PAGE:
A hike into the Amphitheatre at South Africa’s Royal Natal National Park to see the world’s second highest waterfall seemed like a good idea—until it didn’t. With heavy mist obscuring any possibility of a view and a water-slicked, cliff-hugging ladder providing the only way in or out, Richard Kitzinger suddenly found himself face-to-face with his greatest fears.
Melanie Kitzan booked a trip to Iceland for New Year's Eve with a man she had just met, but when he bailed at the last minute, she decided to go alone. Darkness and loneliness threatened to ruin the adventure until a chance encounter with an old scientist and tales of Icelandic elves changed everything.
by Dan Dworkin
To travel solo for days in a kayak is to be not on or in but of the water. It loves you, rocks you like your mother did, speaks to you with many voices, supports your meandering, bathes you, feeds you, tells you when to travel and when to stay still on the island of the moment. On every trip there is a time of storm, of being wind-bound when the judicious kayaker stays put, writes, rests, wanders, constructs stone sculptures and listens for the still, small voice.
The "red alert" broadcast email warned anglers, "it's going to be brutal, dress warmly, don't wear runners." Vancouver's weather forecast called for 100% chance of heavy rainfall and high wind. That would translate to a 100 millimeters of drenching rain. The deluge accompanied by 90 kilometer winds would produce horizontal precipitation.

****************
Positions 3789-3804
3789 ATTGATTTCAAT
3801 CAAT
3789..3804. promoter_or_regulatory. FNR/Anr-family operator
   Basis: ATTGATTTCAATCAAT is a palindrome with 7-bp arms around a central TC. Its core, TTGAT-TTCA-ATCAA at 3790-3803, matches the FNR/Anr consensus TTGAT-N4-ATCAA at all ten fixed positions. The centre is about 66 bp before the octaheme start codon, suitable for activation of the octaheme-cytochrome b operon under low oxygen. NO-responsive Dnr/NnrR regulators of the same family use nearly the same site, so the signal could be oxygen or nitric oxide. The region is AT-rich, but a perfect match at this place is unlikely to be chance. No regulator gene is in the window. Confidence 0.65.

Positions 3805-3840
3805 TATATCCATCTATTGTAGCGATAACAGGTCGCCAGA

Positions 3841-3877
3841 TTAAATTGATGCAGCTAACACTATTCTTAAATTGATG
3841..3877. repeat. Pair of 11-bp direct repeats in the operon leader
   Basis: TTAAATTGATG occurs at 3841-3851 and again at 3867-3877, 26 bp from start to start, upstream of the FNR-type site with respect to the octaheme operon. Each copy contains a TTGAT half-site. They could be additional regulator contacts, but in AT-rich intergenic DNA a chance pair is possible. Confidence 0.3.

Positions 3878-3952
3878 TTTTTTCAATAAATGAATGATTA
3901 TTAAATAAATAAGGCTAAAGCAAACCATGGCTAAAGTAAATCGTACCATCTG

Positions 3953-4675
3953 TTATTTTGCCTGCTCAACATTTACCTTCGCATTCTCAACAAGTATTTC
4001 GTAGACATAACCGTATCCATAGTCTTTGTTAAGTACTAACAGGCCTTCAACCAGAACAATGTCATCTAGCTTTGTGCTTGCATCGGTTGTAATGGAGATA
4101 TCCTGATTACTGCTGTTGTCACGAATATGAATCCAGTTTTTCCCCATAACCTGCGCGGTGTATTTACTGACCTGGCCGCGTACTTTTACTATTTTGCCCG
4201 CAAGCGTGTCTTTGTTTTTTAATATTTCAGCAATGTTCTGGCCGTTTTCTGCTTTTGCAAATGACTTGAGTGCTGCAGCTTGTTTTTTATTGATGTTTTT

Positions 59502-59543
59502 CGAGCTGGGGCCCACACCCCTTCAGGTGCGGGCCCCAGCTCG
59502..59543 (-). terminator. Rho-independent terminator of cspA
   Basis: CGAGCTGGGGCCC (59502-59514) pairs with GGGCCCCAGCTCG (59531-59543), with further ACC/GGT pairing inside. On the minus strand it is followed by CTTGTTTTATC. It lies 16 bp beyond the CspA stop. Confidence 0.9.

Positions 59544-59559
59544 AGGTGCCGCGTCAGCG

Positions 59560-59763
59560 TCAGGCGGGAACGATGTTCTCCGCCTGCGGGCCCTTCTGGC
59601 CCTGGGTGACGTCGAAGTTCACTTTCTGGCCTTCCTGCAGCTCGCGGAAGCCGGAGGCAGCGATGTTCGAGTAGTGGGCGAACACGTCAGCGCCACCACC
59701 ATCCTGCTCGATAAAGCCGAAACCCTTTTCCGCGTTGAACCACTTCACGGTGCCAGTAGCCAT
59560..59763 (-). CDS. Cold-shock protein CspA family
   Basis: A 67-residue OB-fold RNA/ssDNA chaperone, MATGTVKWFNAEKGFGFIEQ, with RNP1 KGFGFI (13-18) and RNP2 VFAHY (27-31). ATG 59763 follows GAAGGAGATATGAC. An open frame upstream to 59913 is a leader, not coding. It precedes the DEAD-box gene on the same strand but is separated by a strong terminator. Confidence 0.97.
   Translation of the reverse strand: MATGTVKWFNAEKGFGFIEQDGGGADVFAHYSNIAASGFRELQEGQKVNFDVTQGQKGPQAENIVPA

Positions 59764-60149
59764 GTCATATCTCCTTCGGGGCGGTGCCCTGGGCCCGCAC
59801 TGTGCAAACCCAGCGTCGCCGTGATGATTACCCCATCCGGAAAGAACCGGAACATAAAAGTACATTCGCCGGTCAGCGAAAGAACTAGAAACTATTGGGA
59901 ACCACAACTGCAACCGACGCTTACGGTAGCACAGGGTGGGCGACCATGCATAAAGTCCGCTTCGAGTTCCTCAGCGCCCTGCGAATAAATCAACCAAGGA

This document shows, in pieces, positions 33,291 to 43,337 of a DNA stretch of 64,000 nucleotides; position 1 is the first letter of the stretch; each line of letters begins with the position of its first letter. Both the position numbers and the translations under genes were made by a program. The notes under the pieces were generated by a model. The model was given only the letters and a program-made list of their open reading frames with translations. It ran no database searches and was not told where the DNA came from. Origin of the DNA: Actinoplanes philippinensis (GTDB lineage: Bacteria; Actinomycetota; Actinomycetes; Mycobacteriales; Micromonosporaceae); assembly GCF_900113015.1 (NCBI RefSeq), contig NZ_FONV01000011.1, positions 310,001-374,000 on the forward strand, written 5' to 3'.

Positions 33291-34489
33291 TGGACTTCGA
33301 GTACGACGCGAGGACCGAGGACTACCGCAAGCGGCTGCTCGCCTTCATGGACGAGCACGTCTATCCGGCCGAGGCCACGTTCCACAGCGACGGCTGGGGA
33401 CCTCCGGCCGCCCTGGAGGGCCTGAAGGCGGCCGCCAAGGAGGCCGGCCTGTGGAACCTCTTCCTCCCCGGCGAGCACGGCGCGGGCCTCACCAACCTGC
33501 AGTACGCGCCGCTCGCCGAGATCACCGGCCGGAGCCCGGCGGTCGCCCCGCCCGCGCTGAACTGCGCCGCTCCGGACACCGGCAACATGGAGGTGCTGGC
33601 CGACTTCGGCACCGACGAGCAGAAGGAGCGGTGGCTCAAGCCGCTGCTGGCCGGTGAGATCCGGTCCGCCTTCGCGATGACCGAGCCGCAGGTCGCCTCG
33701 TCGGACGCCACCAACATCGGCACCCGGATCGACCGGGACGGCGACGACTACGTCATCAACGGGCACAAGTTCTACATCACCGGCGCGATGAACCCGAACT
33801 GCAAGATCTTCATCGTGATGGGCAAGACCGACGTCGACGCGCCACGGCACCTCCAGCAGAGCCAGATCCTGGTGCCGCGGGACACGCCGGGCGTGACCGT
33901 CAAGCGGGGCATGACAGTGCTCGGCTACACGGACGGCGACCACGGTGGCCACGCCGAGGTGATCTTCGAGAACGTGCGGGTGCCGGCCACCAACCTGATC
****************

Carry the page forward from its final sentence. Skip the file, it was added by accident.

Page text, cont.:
Vancouver Chinook Classic Derby, an annual catch and release salmon tournament shouted out the forecast proclaiming a finality, "The show must go on."
by Angela Smith Kirkman
“Meet us at El Embrujo in 30 minutes,” the voice on the other end of the line says in Spanish.
“Yes, I’m here with Marlith. We’re sending a taxi to pick you guys up. It’s your last night in Peru—our last chance to boogie down.” [My translation.]
“Thanks for the invite, Gloria, but I’m sorry, we just can’t do it.” I say, glancing toward my husband, Jason, who’s busy making sure all of our passports are in order.
I still haven’t quite figured out how to dance to Peruvian pop music, but I’m giving it my best shot.
Mageru pulls over to the side of the road, parks and idles the Land Cruiser. We are still a few hours away from arriving back in Addis Ababa. He looks over to me, pats the steering wheel and says “I am a little tired. You can drive.”
This does not strike me as a generosity I should accept. Although I am confident in Canada, Ethiopian driving doesn’t exactly rev my engines. “Oh…I don’t think so, honey. The driving here is very different from my experience back home.”
by Chris Pady
While visiting the town of Derge (rhymes with reggae) in eastern Tibet, my partner, Michele, and I learn of Palpung, the area’s largest and most important Kagyupa (White) sect monastery, locally known as the “Little Potala Palace”.
Yet despite Palpung’s reputation, we have no luck hiring a guide through any of the town’s hotel staff, shopkeepers, or restaurant owners. Finally, we bump into an English-speaking monk who promises to arrange everything for us. “Meet here at 7 o’clock tomorrow morning”, he instructs, pointing to a designated spot. Nothing about the arrangement spells certainty, yet we’ve got nothing to lose.